The thing about little stuff is that it adds up. There are three occasions when this becomes clear:
The really insidious small stuff is the stuff we keep stored inside drawers, cabinets, cupboards, and containers. We don’t think about it because it’s hidden from view. It’s not until we have to take it all out, one by one, that we start to realize how much we really have. Then we wrap it up to keep it from breaking during the move, and the boxes somehow start filling up awfully quickly.
Raise your hand if you’ve ever been able to relocate without having to stop and find more moving boxes.
Nobody? That’s what I thought.
Avoiding the accumulation of a bunch of small stuff takes a policy decision. Every single thing we bring through the door has to earn its keep. If it’s food, we’re going to eat it in the near future. If it’s a decoration, we have to believe that it’s worth packing and hauling and dusting for the next several years. If it’s a beauty product, we have to believe we’re going to use it up before it gets clumpy or congealed or whatever.
A bottle of sunblock lasts about one summer. A jar of nail polish has a lifespan. So does a tube of lotion or a bottle of perfume. Stuff doesn’t last forever. What would be the point of buying twelve of something when eleven of them are going to expire before we use them up?
We can think of small consumables in the same way we might think of packets of french fries. Sure, fries are good, but there’s no point buying thirty orders of them. They get gross, right? Buy one and eat it while it’s hot and fresh. Then buy another one for a different meal. Almost all of our personal possessions can be regarded just like french fries. That’s true whether it’s shirts or bottles of vitamins or cases of paper towels.
The other thing about little stuff is that it adds up and starts to demand storage and furniture of its own.
A case of paper towels has to have somewhere to go. Wherever we put it, nothing else can go there. We can’t go popping wormholes into alternate universes just because something was on sale at the warehouse store.
Start accumulating fabric, and suddenly you need an extra bedroom. That extra bedroom might displace so many other things that the garage is full. A full garage then creates the desire for a storage unit. The costs involved in having a storage unit and a bigger house then displace the funds that could have been used for a vacation. Or new furniture. Or a debt-free lifestyle. Or a comfortable retirement.
Collectibles ask for their own shelves or cabinets. Books obviously ask for shelves and more shelves and more shelves. “You can never have too many books” but can you really read more than one at a time? Every book you think you’re going to re-read one day is another new book that will be displaced. Each item we keep blocks another item from coming into our lives, or at least, from having a dedicated space to sit.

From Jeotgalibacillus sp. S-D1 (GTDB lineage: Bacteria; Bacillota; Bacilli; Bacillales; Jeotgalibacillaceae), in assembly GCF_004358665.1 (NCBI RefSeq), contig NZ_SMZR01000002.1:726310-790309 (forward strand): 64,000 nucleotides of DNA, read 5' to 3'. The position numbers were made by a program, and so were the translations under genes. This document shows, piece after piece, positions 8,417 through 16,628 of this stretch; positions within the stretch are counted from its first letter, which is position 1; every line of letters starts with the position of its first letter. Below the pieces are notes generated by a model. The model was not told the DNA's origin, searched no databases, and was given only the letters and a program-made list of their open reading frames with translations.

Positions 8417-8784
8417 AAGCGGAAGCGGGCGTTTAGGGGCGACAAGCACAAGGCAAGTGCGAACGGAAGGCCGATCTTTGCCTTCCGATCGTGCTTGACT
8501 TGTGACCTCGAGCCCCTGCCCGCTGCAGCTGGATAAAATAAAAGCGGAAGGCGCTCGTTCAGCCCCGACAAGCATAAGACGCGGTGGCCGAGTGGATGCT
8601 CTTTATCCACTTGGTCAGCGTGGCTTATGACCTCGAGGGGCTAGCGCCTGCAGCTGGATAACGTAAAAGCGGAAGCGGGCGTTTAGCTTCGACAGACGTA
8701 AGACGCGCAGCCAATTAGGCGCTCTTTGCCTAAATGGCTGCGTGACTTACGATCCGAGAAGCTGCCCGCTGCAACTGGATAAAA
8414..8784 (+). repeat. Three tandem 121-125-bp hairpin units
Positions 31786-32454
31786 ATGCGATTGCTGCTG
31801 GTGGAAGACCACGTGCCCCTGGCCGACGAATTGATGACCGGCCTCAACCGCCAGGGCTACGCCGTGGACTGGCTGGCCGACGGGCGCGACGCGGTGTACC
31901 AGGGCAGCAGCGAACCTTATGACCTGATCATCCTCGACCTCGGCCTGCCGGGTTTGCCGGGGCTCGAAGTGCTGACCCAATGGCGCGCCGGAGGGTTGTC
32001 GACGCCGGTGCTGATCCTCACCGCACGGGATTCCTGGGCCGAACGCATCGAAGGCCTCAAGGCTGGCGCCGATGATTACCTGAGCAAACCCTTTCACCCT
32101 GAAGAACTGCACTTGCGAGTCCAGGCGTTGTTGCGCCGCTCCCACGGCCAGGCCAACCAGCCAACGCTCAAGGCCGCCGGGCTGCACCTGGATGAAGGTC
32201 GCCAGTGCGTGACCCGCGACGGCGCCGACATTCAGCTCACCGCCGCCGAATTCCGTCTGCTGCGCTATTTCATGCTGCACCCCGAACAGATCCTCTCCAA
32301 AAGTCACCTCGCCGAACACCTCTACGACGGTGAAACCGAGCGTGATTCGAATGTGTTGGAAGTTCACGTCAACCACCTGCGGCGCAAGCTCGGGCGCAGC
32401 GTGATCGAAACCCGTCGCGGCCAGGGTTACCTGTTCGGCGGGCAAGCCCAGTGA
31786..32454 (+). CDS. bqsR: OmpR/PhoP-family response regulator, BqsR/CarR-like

I work with people who are chronically disorganized, with compulsive accumulators, with hoarders, with squalor. My people really struggle with this concept that only one item can fit in one spot at a time. The disorganized people can’t quite wrap their heads around it. The accumulators are at the store anyway, distracting themselves from their overflowing homes by spending all their free time in well-lit, well-organized shops. The hoarders don’t care, there’s no way in this lifetime that they’re letting go of anything once they’ve imprinted on it. How dare you challenge MY STUFF! Anyone who lives in squalor is simply so adjusted to the feeling of being buried in stuff and things and objects and trash and junk that they barely notice one way or the other. They don’t even smell it anymore, so how would they start to see it?
Most of us haven’t crossed those lines. I estimate that about one in five people live in a chronically disorganized state. Probably half of us have so much stuff that it’s hard to keep track of it all. More like two-thirds of us who have a garage can’t use it for anything because it’s full of stuff. Wouldn’t it be nice if we could use our garages for something like an air hockey table or a kayak? Why do we create these annoying, embarrassing, unusable spaces in our own homes? Why are we willing to pay so much to keep them that way?
Take a look around. Are your kitchen counters open and available to make cookies? Is your desk clear and ready to write in a journal or make an art project? Is your dining table welcoming and inviting for friends and a seven-layer dip? Is your bedroom a relaxing oasis of serenity, or rather a haystack of impatient laundry?
There are two ways to go about solving the problem of too much little stuff. One way is to corral it in bigger stuff: armoires or bookcases or other attractive storage furniture. Sometimes selling some of it off can raise the funds to buy upgrades of this nature. The other way of solving the problem of too much little stuff is to get rid of it. Clearing all the flat surfaces in your home is an interior design upgrade that you can actually do without spending any money! If you want your place to look more selfie-ready, it’s easier and cheaper to do it by bagging up a bunch of small items. Which is it going to be, the little stuff, or your home?
I've been working with chronic disorganization, squalor, and hoarding for over 20 years. I'm also a marathon runner who was diagnosed with fibromyalgia and thyroid disease 17 years ago.